* Software can be a lot smaller "footprint" wise, if we decide to all go back to using ASCII, having no internationalization support, and pretending everyone speaks english and uses a single measurement system. Support for multiple languages, translations, localizations, etc. all increase a program's "footprint". This is a huge source of "bloat" if you look at it that way in many applications.

* The "Linux Platform" (as the author sees it) could be a lot faster in many cases if hardware manufacturers were open about their hardware specifications. There are many advanced hardware acceleration features and bits of functionality that Linux users are forced to do without because their manufacturers refuse to provide that information. This is no one's fault but he manufacturer's.

Now to be fair, I do agree that it seemed like programmers used to be able to do a lot more with a lot less. But, let's put things in perspective. I think while many programmers that started programming in Assembly Language or plain C that now use a high level language like Java, C#, Python, Perl, C++, etc. may have fond memories of lower level language efficiencies and control, but very few of them miss the headaches and the large amounts of time wasted trying to debug or write in a low level language.

The author needs to step back and realize that hardware is more powerful because users always want more, and market realities demand that software comes to market faster and faster. To go back to the days of super efficient software would require many sacrifices, time being the main one, and time is money in this modern age.

The real solution to this problem lies within changing the expectations in the market, and I don't see that happening...

Follow Firefox's example
by Eric Garland on Thu 10th Jun 2004 19:00 UTC

I've noticed it seems to be much easier to get properly architected, fully functional software to run fast than it is to get fast software to be properly architected and fully functional. Build it right first and trim it down after. The dekstop focus of Linux based software is new.
Give them time.

I'm verry impressed with Firefox. I think a lot of good work has gone into making it smaller. It would be nice to see similar work go into gnome, X, OpenOffice, and lots of other little Linux based apps that make up the desktop. It would be nice, but if it doesn't happen in a few years, it won't be an issue anymore. It would be nice if it happened. Now that they have things working rather well on the Desktop it might be a good idea to go back and spend a little time trimming things a little.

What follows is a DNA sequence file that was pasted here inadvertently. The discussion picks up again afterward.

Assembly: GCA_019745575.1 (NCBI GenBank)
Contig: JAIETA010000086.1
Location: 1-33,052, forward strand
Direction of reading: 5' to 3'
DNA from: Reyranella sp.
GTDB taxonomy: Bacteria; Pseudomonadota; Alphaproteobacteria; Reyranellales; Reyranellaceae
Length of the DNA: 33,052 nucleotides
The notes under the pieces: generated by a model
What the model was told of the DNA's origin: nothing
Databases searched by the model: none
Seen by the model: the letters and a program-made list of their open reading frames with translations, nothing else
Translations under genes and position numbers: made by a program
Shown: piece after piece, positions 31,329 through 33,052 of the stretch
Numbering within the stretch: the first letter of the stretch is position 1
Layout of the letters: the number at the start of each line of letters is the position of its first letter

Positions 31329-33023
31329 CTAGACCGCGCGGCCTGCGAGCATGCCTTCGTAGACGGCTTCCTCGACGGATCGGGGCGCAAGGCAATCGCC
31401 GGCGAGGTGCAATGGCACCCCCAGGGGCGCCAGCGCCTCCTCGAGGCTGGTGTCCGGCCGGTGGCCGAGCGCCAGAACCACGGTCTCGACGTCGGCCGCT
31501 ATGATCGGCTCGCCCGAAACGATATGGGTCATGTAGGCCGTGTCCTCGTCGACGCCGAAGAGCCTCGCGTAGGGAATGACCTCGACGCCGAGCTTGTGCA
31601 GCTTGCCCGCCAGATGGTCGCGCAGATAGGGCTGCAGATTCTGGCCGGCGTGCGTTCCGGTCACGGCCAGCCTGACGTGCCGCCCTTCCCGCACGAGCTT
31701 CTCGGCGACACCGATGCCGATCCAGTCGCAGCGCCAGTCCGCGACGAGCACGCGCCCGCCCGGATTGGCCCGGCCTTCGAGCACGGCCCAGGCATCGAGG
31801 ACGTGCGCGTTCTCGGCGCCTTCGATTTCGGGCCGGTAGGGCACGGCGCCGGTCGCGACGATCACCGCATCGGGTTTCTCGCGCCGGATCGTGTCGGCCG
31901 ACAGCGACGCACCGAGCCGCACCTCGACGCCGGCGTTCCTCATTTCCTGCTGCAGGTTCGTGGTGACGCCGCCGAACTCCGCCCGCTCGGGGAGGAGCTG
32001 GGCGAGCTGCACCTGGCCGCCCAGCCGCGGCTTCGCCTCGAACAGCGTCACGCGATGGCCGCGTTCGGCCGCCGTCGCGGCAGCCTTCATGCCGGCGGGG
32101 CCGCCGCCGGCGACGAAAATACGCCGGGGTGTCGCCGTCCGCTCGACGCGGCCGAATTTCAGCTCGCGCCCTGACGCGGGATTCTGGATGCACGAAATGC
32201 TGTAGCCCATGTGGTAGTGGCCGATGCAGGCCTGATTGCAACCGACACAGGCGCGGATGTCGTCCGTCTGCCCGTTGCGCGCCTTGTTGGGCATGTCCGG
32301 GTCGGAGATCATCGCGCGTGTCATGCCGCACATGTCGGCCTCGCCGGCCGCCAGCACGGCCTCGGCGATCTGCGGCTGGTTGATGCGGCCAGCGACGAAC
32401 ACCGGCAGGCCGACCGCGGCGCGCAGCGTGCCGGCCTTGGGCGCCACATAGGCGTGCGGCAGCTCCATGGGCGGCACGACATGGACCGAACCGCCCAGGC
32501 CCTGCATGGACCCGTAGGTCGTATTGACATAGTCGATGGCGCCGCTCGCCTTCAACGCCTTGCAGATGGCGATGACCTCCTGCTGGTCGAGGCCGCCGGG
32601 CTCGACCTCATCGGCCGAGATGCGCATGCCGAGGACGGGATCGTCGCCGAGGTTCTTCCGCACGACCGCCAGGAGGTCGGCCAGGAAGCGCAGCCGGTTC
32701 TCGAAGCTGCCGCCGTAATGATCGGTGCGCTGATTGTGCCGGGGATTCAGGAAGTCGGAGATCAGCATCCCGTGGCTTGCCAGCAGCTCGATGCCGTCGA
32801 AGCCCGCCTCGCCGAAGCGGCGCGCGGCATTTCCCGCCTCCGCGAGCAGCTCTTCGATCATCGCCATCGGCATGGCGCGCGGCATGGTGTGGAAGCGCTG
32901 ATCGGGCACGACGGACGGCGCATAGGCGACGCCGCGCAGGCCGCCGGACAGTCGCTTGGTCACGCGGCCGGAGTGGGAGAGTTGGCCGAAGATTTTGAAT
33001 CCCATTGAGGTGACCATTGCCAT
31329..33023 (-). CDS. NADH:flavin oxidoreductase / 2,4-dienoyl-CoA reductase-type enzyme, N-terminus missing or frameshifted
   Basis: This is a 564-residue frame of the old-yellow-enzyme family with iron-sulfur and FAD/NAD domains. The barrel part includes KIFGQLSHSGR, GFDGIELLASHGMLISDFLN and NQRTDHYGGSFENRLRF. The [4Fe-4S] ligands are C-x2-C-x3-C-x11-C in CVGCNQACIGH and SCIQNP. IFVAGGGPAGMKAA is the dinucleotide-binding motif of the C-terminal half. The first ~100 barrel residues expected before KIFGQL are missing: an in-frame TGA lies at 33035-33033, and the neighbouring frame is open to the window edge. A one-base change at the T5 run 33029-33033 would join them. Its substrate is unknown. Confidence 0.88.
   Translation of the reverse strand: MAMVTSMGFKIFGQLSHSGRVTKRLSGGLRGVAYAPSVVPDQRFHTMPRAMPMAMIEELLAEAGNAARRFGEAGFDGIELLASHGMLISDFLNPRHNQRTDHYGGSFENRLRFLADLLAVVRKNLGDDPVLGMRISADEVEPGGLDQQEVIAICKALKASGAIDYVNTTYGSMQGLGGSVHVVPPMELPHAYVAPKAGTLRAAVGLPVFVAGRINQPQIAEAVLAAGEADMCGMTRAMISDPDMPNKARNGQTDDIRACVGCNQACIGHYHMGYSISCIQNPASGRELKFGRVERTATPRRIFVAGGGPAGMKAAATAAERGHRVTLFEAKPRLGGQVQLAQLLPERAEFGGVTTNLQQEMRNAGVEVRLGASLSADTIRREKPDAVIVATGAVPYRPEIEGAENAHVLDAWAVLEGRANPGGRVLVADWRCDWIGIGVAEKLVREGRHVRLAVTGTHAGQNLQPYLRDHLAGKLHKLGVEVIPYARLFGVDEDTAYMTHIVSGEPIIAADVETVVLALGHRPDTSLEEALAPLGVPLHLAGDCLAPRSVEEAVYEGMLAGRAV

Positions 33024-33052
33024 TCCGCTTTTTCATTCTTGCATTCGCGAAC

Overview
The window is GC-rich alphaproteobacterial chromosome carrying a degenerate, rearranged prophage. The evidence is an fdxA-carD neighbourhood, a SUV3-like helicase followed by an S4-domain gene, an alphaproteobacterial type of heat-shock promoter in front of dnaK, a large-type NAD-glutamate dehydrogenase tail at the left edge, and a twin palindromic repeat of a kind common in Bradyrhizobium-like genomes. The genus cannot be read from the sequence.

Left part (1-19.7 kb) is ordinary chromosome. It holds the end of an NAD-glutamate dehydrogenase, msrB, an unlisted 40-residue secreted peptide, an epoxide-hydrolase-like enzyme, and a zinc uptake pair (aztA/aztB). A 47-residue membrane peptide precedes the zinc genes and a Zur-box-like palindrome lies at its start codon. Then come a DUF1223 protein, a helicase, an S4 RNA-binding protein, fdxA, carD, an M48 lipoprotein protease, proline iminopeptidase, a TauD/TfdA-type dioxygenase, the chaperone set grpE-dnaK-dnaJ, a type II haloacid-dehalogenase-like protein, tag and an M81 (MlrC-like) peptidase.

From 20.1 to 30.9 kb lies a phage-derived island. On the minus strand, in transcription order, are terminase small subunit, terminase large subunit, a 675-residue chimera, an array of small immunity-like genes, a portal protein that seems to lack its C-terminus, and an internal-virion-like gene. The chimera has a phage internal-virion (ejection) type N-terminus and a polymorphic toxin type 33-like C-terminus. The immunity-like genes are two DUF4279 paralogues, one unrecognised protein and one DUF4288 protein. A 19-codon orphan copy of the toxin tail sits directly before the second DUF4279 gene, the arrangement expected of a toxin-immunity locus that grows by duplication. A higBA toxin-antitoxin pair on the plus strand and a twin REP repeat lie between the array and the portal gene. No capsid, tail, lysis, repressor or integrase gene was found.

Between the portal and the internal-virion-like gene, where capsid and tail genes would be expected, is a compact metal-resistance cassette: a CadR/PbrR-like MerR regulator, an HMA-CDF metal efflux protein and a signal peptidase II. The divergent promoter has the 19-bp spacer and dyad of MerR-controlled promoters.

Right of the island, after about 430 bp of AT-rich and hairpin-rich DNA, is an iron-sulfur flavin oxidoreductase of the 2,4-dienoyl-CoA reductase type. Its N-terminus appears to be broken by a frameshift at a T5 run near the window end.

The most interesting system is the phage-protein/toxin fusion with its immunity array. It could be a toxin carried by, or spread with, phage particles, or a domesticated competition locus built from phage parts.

I'm very impressed with the results in Fedora Core 2 so far. I'm running it on 2 machines with 1gb and 512 mb of ram so the bloat doesn't bother me. It is a good idea to make Linux distributions work well on old hardware. I'm ok with them making it work well first and focus on the old hardware second.

I remember
by rds on Thu 10th Jun 2004 19:16 UTC

I was at a local community college, and we were using these "ancient" machines. K6-2 ~400mhz systems. They installed Redhat 9 and, as expected, they were slow. Sometimes people would click a icon and the app would show up up to 5 minutes later (mozilla, OOo). Me, I installed ROX-Desktop. Kept MetaCity because OroboROX wasn't out. Instant speed boost. Even using Mozilla and OOo was possible. Now instantanious, not by a longshot, but they loaded in "reasonable" times (~30 secs). Still not by any measure acceptable, but it was "usable" for what I was doing.

At the end of the day, the problem (with the major DEs, at least) is that GNOME and KDE are not bothering to worry about the real problems they have. They toss everything into a large, monolithic design that doesn't scale well. They don't bother trying to keep things small, because the developers use increasingly beefier machines which even then don't load fast enough to be acceptable and can justify it under the false guise of "intergration." A user expects and needs a quick-loading, responsive and easy to use DE. If they worked more on compartmentalizing the various parts of the DEs, and less on "intergrating means everything is one app," they'd have more stable and faster DEs, less to debug, and using DBus or what have you STILL have easy integration among the various parts, only now it would only be the parts the user wants and needs.

Easy fix
by Nicholas Borrego on Thu 10th Jun 2004 19:17 UTC

Don't use fedora...
I started out w/ redhat and mandrake while I tried out a few
distro's a few years back but quickly moved on to slackware.
Now I use Gentoo and Debian but I've been tryin out a few
distros, one of which was FC2 because I wanted to revisit
RPM now that I know how to actually run a linux box on my own.
The only word that came to mind when I tried apt and apt4rpm
and yum was TERRIBLE. I was impressed w/ how the system
looked w/ the bootsplash and all but as soon as you actually
start messing w/ the system you want to puke.
Linux hasn't gotten fat, it runs just fine w/ a number of
distros. If you're the type of person trying to run linux
on a really old box then use debian, arch or another
stripped down distro... If you're a newbie and all you
have is an old box then use knoppix.

by Mr. Banned on Thu 10th Jun 2004 19:37 UTC

So I've gotten tied up doing my 9 to 5 thing, and when I get a chance to check this thread again, it's been infiltrated by some retard Linux guy with his friggin' W's and G's.